A new satellite, set to launch today, is expected to find thousands more planets outside of our solar system, known as exoplanets. TESS, short for the Transiting Exoplanet Survey Satellite, is NASA’s latest effort to plumb the depths and darkness of outer space in search of other Earth-like planets—including those that could potentially support life.

TESS is slated to complete a two-year survey of the “solar neighborhood,” a general region which comprises more than 200,000 of the brightest nearby stars. To find these outlier planets, NASA scientists will be keeping an eye out for temporary changes in brightness, which indicate that a planet is blocking its host star.

According to Martin Still, the program scientist working on the TESS mission, the launch comes “with certainty” that TESS will find many nearby exoplanets. "We expect to find a whole range of planet sizes, between planets the size of Mercury or even the Moon—our Moon—to planets the same size as Jupiter and everything in between,” Still said in a NASA interview.

While the Kepler mission was considered a major success, NASA noted that most of the planets it recorded are those that orbit faint, faraway stars, making it difficult to conduct follow-up observations. The stars that TESS plans to survey will be 30 to 100 times brighter than those observed by its predecessor. This allows for newly detected planets and their atmospheres to be characterized more easily.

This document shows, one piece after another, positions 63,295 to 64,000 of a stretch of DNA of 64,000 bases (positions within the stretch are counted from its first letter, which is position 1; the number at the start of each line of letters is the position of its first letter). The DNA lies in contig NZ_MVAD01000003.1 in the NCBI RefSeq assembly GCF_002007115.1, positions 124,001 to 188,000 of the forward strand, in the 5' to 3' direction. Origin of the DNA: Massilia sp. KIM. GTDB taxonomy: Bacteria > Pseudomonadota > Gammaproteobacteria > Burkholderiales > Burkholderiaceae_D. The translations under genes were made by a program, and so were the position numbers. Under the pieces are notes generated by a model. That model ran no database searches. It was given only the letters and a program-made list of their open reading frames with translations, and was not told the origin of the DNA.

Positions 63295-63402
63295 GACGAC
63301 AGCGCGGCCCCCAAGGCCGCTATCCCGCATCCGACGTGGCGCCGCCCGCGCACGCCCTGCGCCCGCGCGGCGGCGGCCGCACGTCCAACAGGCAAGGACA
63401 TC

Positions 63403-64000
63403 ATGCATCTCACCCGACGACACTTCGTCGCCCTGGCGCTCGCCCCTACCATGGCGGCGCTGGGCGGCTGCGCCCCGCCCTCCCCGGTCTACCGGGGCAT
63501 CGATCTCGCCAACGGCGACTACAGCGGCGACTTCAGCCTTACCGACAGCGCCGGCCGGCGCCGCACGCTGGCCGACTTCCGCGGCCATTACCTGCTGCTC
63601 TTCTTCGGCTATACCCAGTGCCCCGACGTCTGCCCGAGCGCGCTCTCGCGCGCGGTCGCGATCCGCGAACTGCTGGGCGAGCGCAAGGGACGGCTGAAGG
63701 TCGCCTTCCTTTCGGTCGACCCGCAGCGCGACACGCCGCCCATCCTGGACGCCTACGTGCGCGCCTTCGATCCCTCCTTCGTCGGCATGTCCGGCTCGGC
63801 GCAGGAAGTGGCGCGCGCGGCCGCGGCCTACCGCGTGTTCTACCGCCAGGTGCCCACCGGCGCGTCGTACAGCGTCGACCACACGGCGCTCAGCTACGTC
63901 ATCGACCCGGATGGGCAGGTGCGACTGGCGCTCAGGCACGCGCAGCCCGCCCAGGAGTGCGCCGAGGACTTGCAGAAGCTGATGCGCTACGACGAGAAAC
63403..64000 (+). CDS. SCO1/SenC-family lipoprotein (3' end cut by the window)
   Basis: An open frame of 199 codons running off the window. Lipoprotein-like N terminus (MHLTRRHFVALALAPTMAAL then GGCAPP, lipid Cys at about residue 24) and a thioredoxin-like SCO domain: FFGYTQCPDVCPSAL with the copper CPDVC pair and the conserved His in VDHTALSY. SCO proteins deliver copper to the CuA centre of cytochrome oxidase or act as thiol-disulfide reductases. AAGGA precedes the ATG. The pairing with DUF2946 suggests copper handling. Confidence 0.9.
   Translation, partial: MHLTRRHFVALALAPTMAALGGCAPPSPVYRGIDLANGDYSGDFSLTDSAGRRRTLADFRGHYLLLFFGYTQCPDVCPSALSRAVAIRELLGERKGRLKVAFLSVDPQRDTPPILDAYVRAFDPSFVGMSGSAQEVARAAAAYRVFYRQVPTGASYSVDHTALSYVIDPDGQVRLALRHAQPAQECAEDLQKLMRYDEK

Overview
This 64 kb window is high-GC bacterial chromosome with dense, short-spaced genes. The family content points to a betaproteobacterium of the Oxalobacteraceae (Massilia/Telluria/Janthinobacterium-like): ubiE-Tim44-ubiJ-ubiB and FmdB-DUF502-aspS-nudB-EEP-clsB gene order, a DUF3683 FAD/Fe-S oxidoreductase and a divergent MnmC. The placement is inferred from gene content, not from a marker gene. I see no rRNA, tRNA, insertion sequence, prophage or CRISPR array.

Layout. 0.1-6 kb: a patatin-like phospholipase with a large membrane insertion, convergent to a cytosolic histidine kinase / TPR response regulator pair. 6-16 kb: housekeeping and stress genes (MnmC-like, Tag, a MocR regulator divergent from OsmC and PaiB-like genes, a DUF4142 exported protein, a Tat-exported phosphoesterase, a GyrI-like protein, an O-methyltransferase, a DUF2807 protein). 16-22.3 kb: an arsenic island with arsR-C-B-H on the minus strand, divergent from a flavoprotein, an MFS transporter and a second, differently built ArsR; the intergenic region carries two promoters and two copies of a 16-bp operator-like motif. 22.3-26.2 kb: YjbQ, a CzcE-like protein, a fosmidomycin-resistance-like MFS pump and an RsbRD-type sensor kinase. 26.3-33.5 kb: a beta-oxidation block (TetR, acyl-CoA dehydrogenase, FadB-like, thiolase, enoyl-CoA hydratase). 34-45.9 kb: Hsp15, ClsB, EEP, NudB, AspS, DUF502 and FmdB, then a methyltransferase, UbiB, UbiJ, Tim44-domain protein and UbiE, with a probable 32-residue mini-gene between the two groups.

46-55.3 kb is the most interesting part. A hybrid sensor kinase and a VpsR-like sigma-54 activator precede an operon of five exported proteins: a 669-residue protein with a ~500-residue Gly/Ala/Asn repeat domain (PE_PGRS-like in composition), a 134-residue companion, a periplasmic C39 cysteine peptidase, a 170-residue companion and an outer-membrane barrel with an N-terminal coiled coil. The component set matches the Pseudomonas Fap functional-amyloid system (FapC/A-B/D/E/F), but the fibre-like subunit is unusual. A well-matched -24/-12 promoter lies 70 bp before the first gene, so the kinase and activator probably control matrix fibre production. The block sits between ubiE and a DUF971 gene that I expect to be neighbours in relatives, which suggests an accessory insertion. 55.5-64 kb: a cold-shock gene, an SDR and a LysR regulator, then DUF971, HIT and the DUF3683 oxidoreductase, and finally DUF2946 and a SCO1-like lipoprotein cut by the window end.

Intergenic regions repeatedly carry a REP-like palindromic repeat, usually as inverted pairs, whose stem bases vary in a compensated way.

“Before Kepler launched, we didn't know for sure if Earth-sized planets existed,” Elisa V. Quintana, a NASA astrophysicist, told Reddit. “Kepler was a statistical survey that looked at a small patch of sky for four years and taught us that Earths are everywhere. TESS is building on Kepler in the sense that TESS wants to find more small planets but ones that orbit nearby, bright stars. These types of planets that are close to us are much more easy to study, and we can measure their masses from telescopes here on Earth.”

The most common categories of exoplanets are Earth- and Super Earth–sized masses—the latter of which are larger than Earth but smaller than Uranus and Neptune.

TESS is scheduled to launch from the Cape Canaveral Air Force Station in Florida on a SpaceX Falcon 9 rocket at 6:32pm EDT today.

For more information about TESS, check out this video from NASA.